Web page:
Tuesday, May 26, 2015

Guest Post by Kat Hawthorne: The Importance of The Voices in a Writer's Head


All writers hear voices in their head. Don’t try to deny it, it’s true. And it’s not just those that belong to our characters, either, at least it isn’t for me. The most persistent voice in my head has a name. It’s Kirsten, and she is my best writing buddy.

They say it takes a village to raise a child. I believe that adage can be applied to writing as well. Writers cannot create believable characters if they do not have the ability to take on multiple personalities. Some folks call it a disorder. I call it life. But I doubt even my extreme degree of weirdness would be enough to get me through an entire manuscript on my own. I get by with a little help from my friends.

If the writer is the soul, the writer’s peers are the body. The body carries the soul around from place to place, showing it things it may not otherwise have seen, giving it experiences it may not otherwise have experienced. The body listens to the soul’s ideas, helps it decide which paths to follow and which to trash. Listens when the soul is saddened, wants to give up, believes it isn’t good enough. Then celebrates when the soul finds success. Without the body, the soul is but a complicated string of thoughts.

I don’t think I’d be able to write without my writing buddy (she’s real, by the way. I think…). Writing is not a solitary occupation. Listen when the voices in your head tell you something. Chances are, the voice has a name. And she knows what she’s talking about.

Does this post make me seem crazy?



Kat Hawthorne tends to lurk (somewhat menacingly) in the darker corners of the literary world. In addition to a smattering of published poetry, Kat’s short fiction has appeared in such literary magazines as Underneath the Juniper Tree, Thrills Kills and Chaos, Infernal Ink, Dark Edifice, Shadows Express, Fiction and Verse, and The Rain, Party, & Disaster Society. Her literary novelette, The Oddity, was published by MuseIt Up Publishing on July 11th, 2014. In partnership with Enter Skies Entertainment, Kat wrote the narrative portion of Fearless Fantasy, an online role-playing game published by tinyBuild Games and hosted by Steam. As well as being a nerd of the highest order, under her “day name” Kat is a graduate of Ryerson University’s copy, substantive, and stylistic editing programs, and has since earned a specialization in editing books intended for young readers. She is an acquisitions, stylistic and copy editor at BookFish Books LLC and runs her own business where she offers her editing services on a freelance basis.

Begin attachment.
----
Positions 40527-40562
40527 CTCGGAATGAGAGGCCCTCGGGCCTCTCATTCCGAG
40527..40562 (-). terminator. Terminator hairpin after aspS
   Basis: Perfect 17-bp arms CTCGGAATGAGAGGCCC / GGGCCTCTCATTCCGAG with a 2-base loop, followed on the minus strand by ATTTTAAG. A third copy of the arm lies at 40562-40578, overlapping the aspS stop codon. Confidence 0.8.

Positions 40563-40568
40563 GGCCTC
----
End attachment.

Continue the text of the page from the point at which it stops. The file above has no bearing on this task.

Please visit www.katmhawthorne.com for more information about Kat’s writing, or www.movetothewrite.com to learn about her editing work.

{P.S. Leandra here, and I just have to say I'm in love w/the spooky little mouse found on Kat's website!}


Isabel Wixon is weird. Not only does she see dead things, but her only friends consist of a talkative ventriloquist’s dummy and the gentlemanly spider that lives in her hair. Real friends? Too hard. Inventing friends is much easier. 

Inventing the Boatman—a terrible monster that lures kids into a strange sleeping sickness and never lets them go—probably wasn’t one of her better ideas though. 

13 comments:

  1. LOL, the voice of one of my CPs talks to me in my head. Sometimes I think, I know what Krystalyn would say about this, and I change it without even having to ask her.

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  2. I couldn't survive without my writer buddies! So glad to have their voices in my head. Also, that cover is amazing :)

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  3. YESS...haha. I love my writer friends. And I'm always hearing the voices of what my parents would say, CPs, Carrie, etc. And this book sounds pretty freaking fantastic :)

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  4. THIS IS SUCH A GREAT POST! Love my writer friends. I've actually been thinking about the different personalities we take on a lot lately...it is kinda crazy, just a bit, isn't it?

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  5. I love my CPs. Their opinions matter above all. I'll often hear my editor's voice when I write. "Remove that extra dialogue tag." Or "use a more precise verb."

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  6. Great post. Yes, lots of voices in my head too, including those of my editors. However, I love it best when my characters open up and spill everything.

    Congratulations on the BOATMAN and on living such a literary life!

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  7. Fantastic post! I'm glad to know that the voices in my head are helpful rather than just insanity. :)

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  8. This totally made me happy--it's always a relief to know I'm not the only one with voices in my head :)

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  9. That is a creepy awesome cover! Wow! I LOVE it.

    Okay, as for Kat's post, I agree. We all have voices in our heads and mine are much smarter than I am, so that means I always listen.

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  10. I talk to myself--am I the only writer who does that?! I love her cover. It's so eye-catching!

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  11. Great guest post, Kat and Leandra! I enjoyed visiting Kat's website, as well. My characters talk in my head all the time--does this count?

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  12. It's especially helpful when two or more voices tell you the same thing. Then you know it has to be true. Love that cover!

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  13. I love the blurb for THE BOATMAN and the illustration! It has that wonderfully creepy Tim Burton feel to it. Wishing Kat much success! :)

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